Cannstatter Volksfest: The second biggest beer festival in Germany (second to Oktoberfest in Munich), Takes place in the fall at the end of September.
Weihnachtsmarkt: A lovely Christmas with Christmas crafts, mulled wine, and other winter goods.
Mercedes Benz Museum (Mercedesstraße 100): Starting at the top of the museum, you can work your way down the nine levels of Mercedes history, from classic cars to modern-day cars.
Porsche Museum (Porschestraße 1): The Porsche Museum holds about 80 cars and small exhibits.
Das Leuze Mineralbad: Mineral water is used for the swimming pools and saunas. Also has tanning booths, playgrounds, a sports field, and a restaurant.
Schloss Ludwigsburg (Schlossstraße 30, Ludwigsburg): North of the city center is the palace of Ludwigsburg, one of the largest baroque buildings in Europe. Check out the tour to view the royal apartments, museums, and the palace theater. The surrounding garden is also one of the oldest, which hold events year round, such as the Kürbisausstellung, which takes place in the fall.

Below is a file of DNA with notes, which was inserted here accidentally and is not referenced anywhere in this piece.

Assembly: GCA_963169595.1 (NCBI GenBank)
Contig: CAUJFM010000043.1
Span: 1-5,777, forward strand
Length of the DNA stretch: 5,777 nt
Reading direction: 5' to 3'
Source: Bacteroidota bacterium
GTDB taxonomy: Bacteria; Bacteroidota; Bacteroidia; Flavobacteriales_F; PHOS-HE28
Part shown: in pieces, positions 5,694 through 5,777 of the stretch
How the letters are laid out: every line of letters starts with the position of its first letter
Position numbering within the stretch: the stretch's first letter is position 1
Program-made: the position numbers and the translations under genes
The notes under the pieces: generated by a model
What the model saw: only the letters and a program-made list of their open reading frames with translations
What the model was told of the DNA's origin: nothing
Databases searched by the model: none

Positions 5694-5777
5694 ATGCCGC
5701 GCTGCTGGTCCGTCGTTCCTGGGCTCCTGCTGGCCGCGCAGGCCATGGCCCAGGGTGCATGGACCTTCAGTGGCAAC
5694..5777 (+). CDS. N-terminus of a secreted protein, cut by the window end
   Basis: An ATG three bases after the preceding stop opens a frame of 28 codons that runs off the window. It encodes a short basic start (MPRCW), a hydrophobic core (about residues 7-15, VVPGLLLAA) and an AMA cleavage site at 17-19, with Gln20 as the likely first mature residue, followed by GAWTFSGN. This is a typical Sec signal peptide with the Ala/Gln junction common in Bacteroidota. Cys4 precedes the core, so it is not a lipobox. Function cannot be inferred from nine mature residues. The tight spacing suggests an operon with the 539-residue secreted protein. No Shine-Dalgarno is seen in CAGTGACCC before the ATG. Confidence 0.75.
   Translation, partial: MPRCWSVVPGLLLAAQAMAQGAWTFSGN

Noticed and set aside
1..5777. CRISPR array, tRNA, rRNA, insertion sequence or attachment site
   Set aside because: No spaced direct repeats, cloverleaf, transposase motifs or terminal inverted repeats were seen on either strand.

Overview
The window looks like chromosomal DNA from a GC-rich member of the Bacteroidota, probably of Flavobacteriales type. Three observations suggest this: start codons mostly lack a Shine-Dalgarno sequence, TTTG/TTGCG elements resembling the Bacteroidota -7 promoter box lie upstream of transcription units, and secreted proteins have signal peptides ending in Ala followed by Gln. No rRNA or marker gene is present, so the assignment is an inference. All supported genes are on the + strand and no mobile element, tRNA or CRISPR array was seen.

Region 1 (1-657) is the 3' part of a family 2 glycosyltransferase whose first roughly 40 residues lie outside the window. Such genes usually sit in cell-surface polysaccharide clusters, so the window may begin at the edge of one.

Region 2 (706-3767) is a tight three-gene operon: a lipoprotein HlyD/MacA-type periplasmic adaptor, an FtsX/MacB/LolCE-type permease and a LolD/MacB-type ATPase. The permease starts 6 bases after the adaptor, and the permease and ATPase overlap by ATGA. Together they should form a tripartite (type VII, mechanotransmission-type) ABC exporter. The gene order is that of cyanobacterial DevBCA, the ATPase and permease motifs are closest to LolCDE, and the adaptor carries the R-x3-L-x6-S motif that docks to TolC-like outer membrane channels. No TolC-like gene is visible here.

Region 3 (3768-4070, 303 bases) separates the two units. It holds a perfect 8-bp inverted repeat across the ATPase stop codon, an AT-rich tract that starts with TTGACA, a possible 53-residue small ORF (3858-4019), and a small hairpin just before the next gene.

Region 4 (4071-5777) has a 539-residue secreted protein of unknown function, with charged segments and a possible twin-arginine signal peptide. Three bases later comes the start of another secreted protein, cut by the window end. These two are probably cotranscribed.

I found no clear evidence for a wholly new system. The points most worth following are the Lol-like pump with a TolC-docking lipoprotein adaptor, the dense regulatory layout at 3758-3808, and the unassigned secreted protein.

Udo Snack (Calwer Straße 23): Hamburgers and specialty burgers.
Biergarten im Schlossgarten (Am Schloßgarten 18): A beer garden in the middle of the Schlossgarten.
QQ Sushi Lounge (Kanalstraße 10): Quick service and delicious nigiri, maki, and fried sushi rolls.
Vegi Voodoo King (Steinstraße 13): The eggplant falafel eggplant is famous here. Vegan and vegetarian options on the menu.
Zum Paulaner (Calwer Straße 45): Bavarian and Swabian food, with Paulaner beer on tap.
Reiskorn (Torstraße 27): Asian cuisine in a hip atmosphere. Sit in the Buddha’s garden in the back.
Eat Drink Man Woman (Schloßstraße 77): The only authentic Korean restaurant in the city.
Ilysia am Wallgraben (Möhringer Landstraße 100): The closest to Greece you will get. The terrace is a great place to be, especially in the summer season.
Namaste India (Osterbronnstraße 60): Tasty Indian food. Come for the lunch buffet (6,90 € per person).
Flohmarkt Karlsplatz: Find your flea market needs.